Here we use a simple present in the if-clause and a simple future in the result clause.

The Type 1 conditional refers to the present or future time. Here the situation is real and possible. It is used to talk about a possible condition and its probable result.


The Type 1 Conditional – Alternate forms

Future in both clauses

Sometimes we use a future tense in both clauses. This is particularly common in polite requests.

Here will means ‘ is/are willing to’. In more polite requests we can use would.

Going to in result clause

Going to often replaces will in the type 1 conditional. This is done to emphasize a certain result.

Going to can be used in the if-clause to mean ‘intend to’.

Present perfect in if-clause

Sometimes we use a present perfect, instead of a simple present, in the if-clause. This is to put an extra focus on the completion of an action.

Should in if-clause

Should is sometimes used in the if-clause to imply that something is possible, but not very likely.

This use of should in the type 1 conditional is stronger than the type 2 conditional in which an imaginary or unreal situation is presented.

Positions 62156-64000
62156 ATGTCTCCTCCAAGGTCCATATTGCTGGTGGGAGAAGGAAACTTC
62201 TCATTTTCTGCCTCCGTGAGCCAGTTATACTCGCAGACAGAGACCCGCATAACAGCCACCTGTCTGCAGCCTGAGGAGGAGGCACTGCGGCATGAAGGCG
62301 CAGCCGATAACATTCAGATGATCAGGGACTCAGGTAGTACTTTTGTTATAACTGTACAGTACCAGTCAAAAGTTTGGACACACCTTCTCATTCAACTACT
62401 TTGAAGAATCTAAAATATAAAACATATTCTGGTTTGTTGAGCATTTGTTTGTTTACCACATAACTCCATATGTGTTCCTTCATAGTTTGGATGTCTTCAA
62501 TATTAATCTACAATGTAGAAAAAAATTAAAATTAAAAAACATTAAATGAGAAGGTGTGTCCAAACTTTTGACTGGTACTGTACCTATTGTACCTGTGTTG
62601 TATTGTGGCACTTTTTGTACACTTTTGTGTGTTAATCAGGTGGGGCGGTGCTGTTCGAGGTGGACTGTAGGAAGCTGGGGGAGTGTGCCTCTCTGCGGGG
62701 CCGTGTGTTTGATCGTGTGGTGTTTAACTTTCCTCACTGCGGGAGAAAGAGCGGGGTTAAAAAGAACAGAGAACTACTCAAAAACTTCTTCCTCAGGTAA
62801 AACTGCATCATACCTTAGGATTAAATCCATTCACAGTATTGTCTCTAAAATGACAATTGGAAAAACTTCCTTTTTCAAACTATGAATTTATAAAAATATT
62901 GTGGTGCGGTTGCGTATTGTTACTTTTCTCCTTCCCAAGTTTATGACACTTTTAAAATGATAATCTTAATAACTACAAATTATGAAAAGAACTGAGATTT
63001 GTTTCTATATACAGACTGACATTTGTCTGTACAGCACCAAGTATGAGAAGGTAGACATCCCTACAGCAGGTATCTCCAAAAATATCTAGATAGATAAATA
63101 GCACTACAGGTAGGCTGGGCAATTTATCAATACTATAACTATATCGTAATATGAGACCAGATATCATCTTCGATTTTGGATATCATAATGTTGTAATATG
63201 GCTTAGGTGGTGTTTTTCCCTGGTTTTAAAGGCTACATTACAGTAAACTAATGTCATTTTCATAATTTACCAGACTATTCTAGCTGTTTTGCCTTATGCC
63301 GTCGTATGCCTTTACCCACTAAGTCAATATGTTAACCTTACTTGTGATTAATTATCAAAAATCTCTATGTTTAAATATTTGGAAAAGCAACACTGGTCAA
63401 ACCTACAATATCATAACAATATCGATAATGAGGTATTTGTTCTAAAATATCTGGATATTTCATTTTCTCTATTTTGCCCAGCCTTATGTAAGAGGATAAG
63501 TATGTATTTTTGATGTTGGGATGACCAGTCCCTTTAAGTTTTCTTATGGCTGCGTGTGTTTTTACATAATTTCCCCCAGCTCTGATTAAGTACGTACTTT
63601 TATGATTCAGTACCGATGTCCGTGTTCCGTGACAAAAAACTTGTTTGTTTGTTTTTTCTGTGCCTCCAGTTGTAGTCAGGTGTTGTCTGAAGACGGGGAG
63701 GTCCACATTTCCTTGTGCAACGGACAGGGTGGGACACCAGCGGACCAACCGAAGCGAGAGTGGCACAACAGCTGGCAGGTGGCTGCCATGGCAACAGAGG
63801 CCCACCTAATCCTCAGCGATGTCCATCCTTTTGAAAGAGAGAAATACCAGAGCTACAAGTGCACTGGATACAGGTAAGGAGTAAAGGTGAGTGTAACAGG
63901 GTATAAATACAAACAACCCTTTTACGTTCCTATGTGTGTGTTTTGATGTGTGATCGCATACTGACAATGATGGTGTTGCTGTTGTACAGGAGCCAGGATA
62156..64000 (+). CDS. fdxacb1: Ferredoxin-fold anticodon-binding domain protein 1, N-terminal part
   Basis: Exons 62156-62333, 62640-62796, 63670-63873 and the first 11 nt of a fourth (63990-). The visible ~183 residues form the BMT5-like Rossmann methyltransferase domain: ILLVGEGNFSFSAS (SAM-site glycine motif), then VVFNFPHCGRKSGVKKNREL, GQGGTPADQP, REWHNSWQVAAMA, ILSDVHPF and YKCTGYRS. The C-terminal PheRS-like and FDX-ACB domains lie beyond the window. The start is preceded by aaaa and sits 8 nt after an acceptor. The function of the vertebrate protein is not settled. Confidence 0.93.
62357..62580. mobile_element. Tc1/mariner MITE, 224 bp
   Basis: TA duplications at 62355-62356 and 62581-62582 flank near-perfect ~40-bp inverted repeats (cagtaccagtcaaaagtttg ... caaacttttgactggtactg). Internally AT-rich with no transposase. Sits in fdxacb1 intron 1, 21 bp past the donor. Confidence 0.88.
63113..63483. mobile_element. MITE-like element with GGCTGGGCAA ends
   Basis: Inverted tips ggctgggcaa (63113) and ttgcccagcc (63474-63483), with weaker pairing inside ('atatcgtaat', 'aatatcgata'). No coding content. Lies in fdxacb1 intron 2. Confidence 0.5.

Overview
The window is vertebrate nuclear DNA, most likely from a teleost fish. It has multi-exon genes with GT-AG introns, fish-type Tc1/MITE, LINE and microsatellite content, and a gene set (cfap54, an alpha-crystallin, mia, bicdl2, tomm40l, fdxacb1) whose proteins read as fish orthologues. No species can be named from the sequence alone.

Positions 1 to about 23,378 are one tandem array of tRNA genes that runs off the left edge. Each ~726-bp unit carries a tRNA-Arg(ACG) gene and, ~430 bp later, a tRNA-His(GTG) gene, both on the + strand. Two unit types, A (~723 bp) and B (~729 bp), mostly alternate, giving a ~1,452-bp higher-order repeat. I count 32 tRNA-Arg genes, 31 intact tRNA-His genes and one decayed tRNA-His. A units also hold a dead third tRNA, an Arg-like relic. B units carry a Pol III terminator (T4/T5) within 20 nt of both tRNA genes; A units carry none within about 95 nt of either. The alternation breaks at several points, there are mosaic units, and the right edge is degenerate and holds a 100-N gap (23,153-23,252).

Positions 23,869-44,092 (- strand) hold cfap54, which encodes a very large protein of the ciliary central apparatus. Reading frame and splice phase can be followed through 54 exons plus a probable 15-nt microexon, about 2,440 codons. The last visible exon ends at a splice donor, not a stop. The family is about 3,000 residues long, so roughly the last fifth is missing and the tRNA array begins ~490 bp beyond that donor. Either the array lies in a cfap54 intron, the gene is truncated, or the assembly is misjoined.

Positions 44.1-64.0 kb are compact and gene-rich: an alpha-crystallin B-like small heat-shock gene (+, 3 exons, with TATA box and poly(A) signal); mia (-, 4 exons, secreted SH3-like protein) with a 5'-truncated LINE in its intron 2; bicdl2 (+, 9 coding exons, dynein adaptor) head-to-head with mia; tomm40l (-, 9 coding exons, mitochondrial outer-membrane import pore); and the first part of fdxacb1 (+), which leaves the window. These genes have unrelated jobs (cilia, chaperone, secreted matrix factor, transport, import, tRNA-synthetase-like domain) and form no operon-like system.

Happen to/ should happen to

We sometimes use happen to or should happen to in If- clauses. It suggests that something is unlikely, but if it happens, something else will happen.

Should happen to has a similar meaning.

Modals in result clauses

We can use modals in result clauses to talk about future possibilities, permission and advice.

Provided (that), as long as

Provided that and as long as can be used instead of if to say that a particular condition must be met in order for something to happen.

(= If he finishes his studies, he will find an excellent job.)

As long as you pay off the loan, the house will be yours at the end of this year. (= If you pay off the loan, the house will be yours at the end of this year.)

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